Tuesday, 30 December 2014

Reasons to be thankful - Part 1

Rodney Stoke, a Thankful Village, painted by Darren Hayman
I recently became aware of the phrase  'thankful villages', and was surprised the concept had previously passed me by. Its a really evocative concept and phrase, apparently coined by the journalist Arthur Mee, to denote villages in England and Wales from which all members of the armed forces returned during World War One. I became aware of them via some work Darren Hayman is currently undertaking. I love lots of Darren's work, and recently commissioned him to paint our dog Tilly who sadly passed away during 2014. and was really pleased with the result;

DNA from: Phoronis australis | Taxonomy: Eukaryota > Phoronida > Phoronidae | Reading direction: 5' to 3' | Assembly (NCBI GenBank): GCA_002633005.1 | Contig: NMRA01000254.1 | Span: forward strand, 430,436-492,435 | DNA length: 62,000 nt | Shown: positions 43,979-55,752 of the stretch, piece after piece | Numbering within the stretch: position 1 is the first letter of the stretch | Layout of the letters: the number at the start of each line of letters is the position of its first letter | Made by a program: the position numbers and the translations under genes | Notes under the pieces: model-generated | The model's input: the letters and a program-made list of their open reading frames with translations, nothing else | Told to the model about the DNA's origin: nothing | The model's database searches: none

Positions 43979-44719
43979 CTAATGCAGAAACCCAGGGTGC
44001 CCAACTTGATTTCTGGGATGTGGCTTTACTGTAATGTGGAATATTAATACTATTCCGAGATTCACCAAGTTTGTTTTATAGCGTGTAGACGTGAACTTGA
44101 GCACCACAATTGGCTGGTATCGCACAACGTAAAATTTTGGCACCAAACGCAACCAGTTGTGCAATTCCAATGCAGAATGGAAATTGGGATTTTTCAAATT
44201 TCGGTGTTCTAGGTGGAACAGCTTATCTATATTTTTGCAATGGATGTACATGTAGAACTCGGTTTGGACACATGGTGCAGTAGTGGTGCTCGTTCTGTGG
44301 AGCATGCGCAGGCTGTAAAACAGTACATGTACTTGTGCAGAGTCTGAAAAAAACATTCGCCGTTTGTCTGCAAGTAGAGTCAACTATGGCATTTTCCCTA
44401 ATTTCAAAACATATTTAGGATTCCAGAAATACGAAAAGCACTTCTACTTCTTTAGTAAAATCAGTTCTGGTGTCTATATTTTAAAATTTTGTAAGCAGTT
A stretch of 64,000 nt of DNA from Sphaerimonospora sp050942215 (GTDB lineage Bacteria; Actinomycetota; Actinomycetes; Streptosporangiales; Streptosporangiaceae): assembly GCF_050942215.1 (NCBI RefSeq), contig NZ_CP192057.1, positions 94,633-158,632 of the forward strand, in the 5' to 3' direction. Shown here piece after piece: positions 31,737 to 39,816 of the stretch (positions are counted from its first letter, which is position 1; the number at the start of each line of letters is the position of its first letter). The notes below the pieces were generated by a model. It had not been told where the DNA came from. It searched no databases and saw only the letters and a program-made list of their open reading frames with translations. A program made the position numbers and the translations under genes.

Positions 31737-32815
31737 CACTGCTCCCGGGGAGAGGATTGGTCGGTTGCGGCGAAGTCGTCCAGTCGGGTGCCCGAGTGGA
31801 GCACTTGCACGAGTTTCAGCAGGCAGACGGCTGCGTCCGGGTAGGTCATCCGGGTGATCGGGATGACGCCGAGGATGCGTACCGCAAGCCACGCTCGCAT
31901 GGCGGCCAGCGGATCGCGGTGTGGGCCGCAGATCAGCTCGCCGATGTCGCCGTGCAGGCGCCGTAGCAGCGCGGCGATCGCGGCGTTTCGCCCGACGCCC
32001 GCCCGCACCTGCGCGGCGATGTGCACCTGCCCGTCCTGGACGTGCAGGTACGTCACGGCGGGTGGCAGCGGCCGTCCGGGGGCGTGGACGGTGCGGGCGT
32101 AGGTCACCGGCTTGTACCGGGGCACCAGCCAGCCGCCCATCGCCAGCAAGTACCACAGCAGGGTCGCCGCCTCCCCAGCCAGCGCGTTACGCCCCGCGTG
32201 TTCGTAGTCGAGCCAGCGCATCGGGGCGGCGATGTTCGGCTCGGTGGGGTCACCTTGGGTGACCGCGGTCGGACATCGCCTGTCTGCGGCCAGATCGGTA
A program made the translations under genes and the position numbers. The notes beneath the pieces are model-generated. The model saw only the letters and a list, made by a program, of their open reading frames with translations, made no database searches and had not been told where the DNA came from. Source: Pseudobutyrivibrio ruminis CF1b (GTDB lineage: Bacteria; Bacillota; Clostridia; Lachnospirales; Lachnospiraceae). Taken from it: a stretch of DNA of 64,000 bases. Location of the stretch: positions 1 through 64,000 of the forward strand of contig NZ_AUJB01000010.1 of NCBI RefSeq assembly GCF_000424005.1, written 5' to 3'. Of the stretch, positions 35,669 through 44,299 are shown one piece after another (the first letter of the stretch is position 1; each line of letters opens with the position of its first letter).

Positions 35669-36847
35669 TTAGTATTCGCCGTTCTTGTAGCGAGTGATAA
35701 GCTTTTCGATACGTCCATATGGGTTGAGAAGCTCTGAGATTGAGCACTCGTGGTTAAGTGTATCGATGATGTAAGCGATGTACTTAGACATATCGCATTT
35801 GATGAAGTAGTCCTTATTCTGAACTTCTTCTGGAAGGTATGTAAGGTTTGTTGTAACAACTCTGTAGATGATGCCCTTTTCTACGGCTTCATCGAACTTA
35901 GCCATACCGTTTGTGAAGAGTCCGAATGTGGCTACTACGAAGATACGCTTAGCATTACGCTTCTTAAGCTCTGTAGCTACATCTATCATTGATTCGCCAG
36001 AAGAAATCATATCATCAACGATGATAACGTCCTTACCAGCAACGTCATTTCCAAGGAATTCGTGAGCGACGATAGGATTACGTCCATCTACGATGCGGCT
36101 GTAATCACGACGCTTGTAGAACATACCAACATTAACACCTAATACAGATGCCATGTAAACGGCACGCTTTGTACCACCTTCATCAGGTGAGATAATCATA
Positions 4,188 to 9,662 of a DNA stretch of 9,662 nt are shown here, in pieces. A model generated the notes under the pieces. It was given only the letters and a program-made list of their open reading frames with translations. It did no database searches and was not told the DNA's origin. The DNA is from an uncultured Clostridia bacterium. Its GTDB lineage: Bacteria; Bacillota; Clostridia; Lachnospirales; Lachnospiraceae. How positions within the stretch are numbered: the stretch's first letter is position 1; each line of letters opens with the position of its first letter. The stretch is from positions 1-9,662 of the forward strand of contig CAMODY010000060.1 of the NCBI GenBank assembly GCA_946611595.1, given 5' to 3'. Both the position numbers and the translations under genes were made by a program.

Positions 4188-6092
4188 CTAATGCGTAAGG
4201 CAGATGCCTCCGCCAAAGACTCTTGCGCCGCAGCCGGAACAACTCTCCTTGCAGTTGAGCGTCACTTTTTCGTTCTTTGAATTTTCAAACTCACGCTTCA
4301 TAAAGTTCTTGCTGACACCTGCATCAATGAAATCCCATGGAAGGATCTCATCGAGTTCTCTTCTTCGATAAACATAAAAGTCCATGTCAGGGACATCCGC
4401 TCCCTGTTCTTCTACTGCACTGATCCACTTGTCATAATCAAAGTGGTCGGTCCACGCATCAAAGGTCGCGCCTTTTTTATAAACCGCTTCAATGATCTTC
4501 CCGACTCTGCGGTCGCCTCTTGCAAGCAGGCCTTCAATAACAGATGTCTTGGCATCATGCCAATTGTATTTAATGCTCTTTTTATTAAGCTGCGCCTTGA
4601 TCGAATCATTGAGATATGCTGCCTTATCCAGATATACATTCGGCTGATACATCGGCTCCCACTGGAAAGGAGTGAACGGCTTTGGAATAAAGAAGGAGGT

Darren has been visiting thankful villages and painting these too, and given the interest in World War One for members of our Centre, I did a bit of digging about these thankful, or blessed villages. Mee apparently originally identified 32 such villages in his book Enchanted Land, but some excellent detective work by Thorpe, Morris and Morgan on the Hellfire Corner website suggested in 2014 that there were in fact 54 such settlements. It appears in fact that many villages were not keen to draw attention to themselves in this way and kept a low profile, certainly some of the memorials are very low key. A piece by Christopher Middleton in the Telegraph notes the tension between celebrating survival and lamenting death, noting a very simple memorial in St Mary's Churchyard at Middleton on the Hill in Herefordshire - a lantern with an inscription including the following observation 'At evening, it shall be light'. You can see some of Darren's pictures of these Thankful Villages  if you follow him on twitter, and maybe try #ThankfulVillages as a search. As the various events and initiatives marking the Great War develop, certainly it seems these villages will become more high profile, notwithstanding the unease and ambivalence that sometimes exists about 'celebrating' them. We hope to run an event soon looking at the impact of World  War One on law and popular culture, and will post details here if we do. As a sort of precursor, we are showing the film Paths of Glory in February 2015 as part of our Film Matters series, and our Archivists have produced an excellent online exhibition of the Polytechnic and World War One (before becoming the University of Westminster, we were previously known as the Regent Street Polytechnic and Polytechnic of Central London amongst other guises).  Hopefully we will have more developments to report on soon, but in the meantime here is a short BBC video, and have a look at some of the links above.